The Supreme Court recognizing an individual right to keep and bear arms would be the ideal gain. However, this would be instantly followed by efforts to restrict what types of arms are allowed by that right, so recognizing that right is only the first step.

    I think one real benefit of 4 more years of Bush might be that more and more of the liberals would get flushed out of government positions over time, and we might have to deal with less of the junk anti-gun reports comming from government agencies pushing their adgenda rather than the facts.
     
  12. jdege

    jdege Member

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    We don't need to change the "sporting purpose" language, all we need is add a clarification - that "sporting purpose" includes target and other competitive shooting.
     
  13. Standing Wolf

    Standing Wolf Member in memoriam

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    Dream on, friend! The leftist extremists have never—ever!—been daunted by mere facts.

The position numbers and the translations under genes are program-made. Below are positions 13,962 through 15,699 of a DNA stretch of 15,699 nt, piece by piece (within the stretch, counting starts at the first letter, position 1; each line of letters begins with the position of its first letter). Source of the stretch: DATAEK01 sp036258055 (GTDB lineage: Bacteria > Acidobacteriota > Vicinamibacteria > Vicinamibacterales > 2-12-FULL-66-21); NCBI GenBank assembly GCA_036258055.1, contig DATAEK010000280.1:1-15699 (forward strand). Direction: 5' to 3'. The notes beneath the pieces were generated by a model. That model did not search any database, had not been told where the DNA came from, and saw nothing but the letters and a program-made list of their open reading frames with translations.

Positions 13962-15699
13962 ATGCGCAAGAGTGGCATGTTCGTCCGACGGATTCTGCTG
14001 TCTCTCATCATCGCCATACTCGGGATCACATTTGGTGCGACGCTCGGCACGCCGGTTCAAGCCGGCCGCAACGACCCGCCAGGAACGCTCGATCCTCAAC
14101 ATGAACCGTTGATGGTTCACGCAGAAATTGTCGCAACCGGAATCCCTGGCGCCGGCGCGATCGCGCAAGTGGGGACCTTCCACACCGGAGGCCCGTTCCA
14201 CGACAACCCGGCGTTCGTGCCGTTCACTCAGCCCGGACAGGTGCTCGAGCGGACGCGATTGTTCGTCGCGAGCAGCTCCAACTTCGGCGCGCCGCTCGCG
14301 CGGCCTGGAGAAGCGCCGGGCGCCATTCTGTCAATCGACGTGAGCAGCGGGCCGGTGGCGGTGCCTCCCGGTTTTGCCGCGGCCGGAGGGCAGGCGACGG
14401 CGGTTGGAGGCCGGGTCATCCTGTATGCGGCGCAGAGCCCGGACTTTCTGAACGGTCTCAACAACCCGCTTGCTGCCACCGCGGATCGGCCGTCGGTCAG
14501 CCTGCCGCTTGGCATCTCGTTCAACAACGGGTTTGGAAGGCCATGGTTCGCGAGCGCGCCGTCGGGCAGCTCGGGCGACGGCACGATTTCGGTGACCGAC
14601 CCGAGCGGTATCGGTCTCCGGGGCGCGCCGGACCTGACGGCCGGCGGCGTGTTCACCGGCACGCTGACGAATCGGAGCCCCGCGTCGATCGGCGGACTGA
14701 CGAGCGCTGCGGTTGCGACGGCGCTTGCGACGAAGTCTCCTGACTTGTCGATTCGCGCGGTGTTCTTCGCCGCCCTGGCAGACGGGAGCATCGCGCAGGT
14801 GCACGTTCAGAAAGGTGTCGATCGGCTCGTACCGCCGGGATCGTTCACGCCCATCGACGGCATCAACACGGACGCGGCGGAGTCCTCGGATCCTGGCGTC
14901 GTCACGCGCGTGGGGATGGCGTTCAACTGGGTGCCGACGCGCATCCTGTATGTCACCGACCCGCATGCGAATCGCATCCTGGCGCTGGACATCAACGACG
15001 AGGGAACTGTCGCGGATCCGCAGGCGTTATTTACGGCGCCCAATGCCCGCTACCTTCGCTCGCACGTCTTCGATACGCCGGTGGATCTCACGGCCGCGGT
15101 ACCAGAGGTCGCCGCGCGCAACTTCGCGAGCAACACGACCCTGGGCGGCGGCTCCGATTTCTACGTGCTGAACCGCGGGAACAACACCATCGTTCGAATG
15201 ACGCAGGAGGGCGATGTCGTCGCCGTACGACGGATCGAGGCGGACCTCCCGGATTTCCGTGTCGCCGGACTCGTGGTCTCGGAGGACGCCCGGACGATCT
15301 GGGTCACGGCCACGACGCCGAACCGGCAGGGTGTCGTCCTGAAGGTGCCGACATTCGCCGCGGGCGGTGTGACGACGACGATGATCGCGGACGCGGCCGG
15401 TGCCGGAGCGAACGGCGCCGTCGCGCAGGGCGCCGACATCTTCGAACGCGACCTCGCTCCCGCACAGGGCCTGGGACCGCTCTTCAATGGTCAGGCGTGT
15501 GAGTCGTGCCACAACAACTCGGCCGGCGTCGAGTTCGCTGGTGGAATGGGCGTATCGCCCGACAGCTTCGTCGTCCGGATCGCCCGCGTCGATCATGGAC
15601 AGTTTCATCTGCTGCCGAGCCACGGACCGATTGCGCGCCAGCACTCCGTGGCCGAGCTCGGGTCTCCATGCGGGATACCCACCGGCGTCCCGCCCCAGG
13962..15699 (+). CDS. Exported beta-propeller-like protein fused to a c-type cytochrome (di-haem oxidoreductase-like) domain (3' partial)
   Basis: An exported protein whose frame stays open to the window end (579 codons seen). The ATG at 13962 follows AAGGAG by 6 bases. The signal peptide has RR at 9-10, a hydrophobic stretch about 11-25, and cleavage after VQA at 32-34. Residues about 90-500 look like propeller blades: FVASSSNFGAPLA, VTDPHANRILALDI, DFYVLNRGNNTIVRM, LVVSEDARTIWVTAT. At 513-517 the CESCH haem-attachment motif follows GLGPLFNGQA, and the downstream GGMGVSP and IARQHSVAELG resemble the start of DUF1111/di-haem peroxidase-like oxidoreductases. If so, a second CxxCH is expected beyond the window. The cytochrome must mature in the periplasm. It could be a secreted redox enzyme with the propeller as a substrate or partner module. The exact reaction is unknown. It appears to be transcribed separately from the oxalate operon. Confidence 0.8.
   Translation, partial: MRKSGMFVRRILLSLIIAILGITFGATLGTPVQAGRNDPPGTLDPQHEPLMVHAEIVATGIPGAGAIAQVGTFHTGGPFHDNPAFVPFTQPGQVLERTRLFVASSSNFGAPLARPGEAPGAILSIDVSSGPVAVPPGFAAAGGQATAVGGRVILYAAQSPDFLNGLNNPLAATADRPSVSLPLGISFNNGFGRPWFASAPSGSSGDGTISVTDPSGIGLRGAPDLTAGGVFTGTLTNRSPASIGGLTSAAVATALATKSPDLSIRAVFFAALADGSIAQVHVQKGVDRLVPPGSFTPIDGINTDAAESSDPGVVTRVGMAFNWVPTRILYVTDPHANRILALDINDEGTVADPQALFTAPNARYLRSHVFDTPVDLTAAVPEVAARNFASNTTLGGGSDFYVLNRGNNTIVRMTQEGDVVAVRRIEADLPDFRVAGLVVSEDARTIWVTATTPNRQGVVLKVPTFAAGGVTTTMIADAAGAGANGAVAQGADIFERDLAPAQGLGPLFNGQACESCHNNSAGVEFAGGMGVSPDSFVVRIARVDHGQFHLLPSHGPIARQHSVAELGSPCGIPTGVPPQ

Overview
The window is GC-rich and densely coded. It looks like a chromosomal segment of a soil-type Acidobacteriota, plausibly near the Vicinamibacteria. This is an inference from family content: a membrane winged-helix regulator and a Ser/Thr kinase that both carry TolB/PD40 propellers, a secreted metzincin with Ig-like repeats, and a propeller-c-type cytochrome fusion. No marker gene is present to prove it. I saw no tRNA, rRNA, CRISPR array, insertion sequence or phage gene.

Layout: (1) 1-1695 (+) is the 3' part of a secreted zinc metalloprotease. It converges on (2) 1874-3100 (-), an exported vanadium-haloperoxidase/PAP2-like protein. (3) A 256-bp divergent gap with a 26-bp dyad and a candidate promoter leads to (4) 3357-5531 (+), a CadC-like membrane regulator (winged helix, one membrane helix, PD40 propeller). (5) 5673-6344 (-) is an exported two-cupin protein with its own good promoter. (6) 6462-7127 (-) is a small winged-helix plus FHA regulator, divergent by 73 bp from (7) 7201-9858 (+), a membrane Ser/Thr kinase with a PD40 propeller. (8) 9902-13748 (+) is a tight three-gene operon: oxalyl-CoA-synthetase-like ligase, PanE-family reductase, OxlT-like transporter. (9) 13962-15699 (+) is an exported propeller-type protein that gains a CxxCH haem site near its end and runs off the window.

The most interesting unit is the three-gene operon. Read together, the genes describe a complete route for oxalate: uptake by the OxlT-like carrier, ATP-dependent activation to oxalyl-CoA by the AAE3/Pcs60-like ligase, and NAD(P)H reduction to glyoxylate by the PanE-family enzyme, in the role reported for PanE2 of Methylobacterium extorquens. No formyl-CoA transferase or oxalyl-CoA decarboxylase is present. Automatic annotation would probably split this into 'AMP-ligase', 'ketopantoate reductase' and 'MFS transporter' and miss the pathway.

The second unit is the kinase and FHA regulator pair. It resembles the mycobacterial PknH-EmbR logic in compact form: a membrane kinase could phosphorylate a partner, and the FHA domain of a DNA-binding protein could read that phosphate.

14. Waitone

    Waitone Member

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    I would think Michigan's concealed carry law's effect on crime in Detroit would serve as an indicator of what to expect when DC rejoins the republic.
     
  15. Zrex

    Zrex Member

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    Jdege --

    Respectfully. Is self defense a sporting purpose? Please point to the "sporting purpose" clause in the constitution. The 2nd is not about sports and hunting. Heck, the 2nd amendment doesnt even grant us the right to do anything. It merely enumerates a right we were all born with, IMHO.